A state lawmaker on Thursday called on Clark County officials to investigate conditions in group homes for foster children and juvenile offenders and was told that a county investigation already is underway.
At a public meeting, Assemblywoman Lucy Flores, D-Las Vegas, detailed conversations last week with parents, advocates and county employees who reported issues ranging from inappropriate touching to the availability of alcohol and tobacco in some homes.
The county employees fear retaliation if they come forward, she said.
Most of the allegations involve facilities operated by A Brighter Day Family Services, Flores said, but those run by Eagle Quest also have been mentioned. Both are foster care entities that operate county-licensed group homes.
“It is starting to paint a very disturbing picture to me,” Flores said at a Las Vegas meeting of the Juvenile Justice and Family Services Policy and Fiscal Affairs Board.
Flores’ concerns were no surprise to county officials. Assistant County Manager Jeff Wells told her the county Department of Family Services is already investigating.
Representatives of foster care agencies named by Flores seemed shaken by the news, however. They said they have had a few hiccups in the past but are now in full compliance.
“We have 60 homes, and our homes are all inspected and in excellent standing,” said Dave Doyle, Eagle Quest director of operations.
He called the allegations “slanderous remarks.”
An example provided by Flores involved an unidentified young woman who wanted to be sent to the Clark County Juvenile Detention Center instead of a group home.
Other examples included girls going two days without access to toilet paper; lack of nutritious food for children with diabetes; and girls being asked to sit on the laps of staff members.
The allegations need to be taken seriously, especially because they deal with foster children who should be protected in the homes, Flores said.
Clark County spokesman Dan Kulin said officials do investigate complaints of abuse and neglect and could also look into licensing. Kulin said he could not disclose what prompted the county’s investigation, or say when it was launched.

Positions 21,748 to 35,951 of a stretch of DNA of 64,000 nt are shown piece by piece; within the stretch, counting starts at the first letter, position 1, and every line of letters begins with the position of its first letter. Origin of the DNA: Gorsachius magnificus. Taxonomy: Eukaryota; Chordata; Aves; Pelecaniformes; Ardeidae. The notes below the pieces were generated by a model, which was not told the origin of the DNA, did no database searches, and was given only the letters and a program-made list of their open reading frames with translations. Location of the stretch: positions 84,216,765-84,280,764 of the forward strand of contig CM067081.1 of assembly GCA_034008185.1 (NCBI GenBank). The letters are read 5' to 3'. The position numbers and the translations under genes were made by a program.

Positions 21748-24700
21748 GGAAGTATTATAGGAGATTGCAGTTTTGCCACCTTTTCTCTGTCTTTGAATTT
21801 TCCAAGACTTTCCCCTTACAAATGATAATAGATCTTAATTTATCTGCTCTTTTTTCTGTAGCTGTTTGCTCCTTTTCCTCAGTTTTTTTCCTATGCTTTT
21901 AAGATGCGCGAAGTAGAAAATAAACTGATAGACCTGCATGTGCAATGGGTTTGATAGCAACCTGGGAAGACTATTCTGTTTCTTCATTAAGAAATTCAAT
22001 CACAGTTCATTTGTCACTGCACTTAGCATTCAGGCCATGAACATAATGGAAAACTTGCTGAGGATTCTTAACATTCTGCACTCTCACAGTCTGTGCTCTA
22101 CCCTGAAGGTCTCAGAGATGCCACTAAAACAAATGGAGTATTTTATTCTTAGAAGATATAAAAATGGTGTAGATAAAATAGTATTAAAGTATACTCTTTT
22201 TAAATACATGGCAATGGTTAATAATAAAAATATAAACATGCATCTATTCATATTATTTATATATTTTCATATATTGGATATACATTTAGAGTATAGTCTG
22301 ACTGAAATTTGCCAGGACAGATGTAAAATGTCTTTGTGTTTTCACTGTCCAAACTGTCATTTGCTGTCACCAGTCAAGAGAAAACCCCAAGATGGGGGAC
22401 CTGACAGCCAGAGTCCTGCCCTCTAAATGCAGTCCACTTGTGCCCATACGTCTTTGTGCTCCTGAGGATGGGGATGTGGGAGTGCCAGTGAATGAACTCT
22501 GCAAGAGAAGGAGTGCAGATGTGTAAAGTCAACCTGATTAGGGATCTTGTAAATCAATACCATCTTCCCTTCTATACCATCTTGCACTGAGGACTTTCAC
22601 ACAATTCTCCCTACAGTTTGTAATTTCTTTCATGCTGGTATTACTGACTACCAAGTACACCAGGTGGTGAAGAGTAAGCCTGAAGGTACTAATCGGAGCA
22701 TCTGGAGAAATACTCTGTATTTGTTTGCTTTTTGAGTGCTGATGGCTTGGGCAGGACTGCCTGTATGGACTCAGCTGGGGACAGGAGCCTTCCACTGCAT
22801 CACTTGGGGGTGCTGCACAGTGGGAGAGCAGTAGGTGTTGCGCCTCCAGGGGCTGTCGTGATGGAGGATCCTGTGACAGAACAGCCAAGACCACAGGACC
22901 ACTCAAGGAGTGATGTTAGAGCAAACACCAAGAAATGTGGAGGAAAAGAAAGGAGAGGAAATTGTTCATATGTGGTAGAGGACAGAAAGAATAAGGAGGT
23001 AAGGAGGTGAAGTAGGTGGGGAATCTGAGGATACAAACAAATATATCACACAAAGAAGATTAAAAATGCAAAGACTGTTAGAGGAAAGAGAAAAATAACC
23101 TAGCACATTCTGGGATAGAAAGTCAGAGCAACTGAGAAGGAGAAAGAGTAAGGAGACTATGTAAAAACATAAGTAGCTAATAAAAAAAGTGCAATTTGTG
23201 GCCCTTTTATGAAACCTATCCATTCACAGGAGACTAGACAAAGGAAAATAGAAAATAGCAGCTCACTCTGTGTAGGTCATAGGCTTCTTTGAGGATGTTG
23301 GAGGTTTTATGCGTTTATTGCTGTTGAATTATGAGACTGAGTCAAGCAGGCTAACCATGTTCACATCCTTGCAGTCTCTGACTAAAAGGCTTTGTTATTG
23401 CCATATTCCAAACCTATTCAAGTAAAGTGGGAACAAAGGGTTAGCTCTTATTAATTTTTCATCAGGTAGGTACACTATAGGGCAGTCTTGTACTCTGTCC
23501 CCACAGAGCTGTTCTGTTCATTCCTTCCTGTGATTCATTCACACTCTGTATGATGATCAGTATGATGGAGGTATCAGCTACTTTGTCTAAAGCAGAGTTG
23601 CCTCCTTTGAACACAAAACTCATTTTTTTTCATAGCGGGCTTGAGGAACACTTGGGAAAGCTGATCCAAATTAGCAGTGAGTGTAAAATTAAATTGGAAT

“We wouldn’t be able to discuss an ongoing investigation,” he said.
Kirby Burgess, executive director at A Brighter Day Family Services, said he takes the issue very seriously.
Burgess retired as director of the county’s juvenile justice department in 2005. He said that in the past he reported concerns about A Brighter Day to the Clark County Department of Juvenile Justice Services, and the agency determined the allegations were unsubstantiated.
Burgess would not detail those allegations but said he has fired or suspended employees at the six foster homes and one group home operated by A Brighter Day.
“If we thought the employee wasn’t doing his or her job, if they contributed to a violation that we self-reported, we relieved that employee of responsibilities,” he said.
Also, he said, A Brighter Day officials had issues late last year at a home for girls because some residents were allowed to go to an alternative public school and the girls brought back contraband, such as cigarettes.
“Through this course of this, we kept (Juvenile Justice Services) informed,” he said. “We invited them to come in and conduct their own inspection.”
The girls are now allowed to take only online classes, Burgess said. The group home has the capacity to serve eight girls and is licensed by Family Services.
Three or four years ago, Eagle Quest closed one foster home because it was dirty.
“We had some concerns and we addressed them immediately,” Doyle said. “Since then we’ve made huge strides of improvement. Our homes are very clean.”
Lisa Ruiz-Lee, the county’s director of Family Services, would not discuss the investigation but said such allegations should be taken with “utmost seriousness.”
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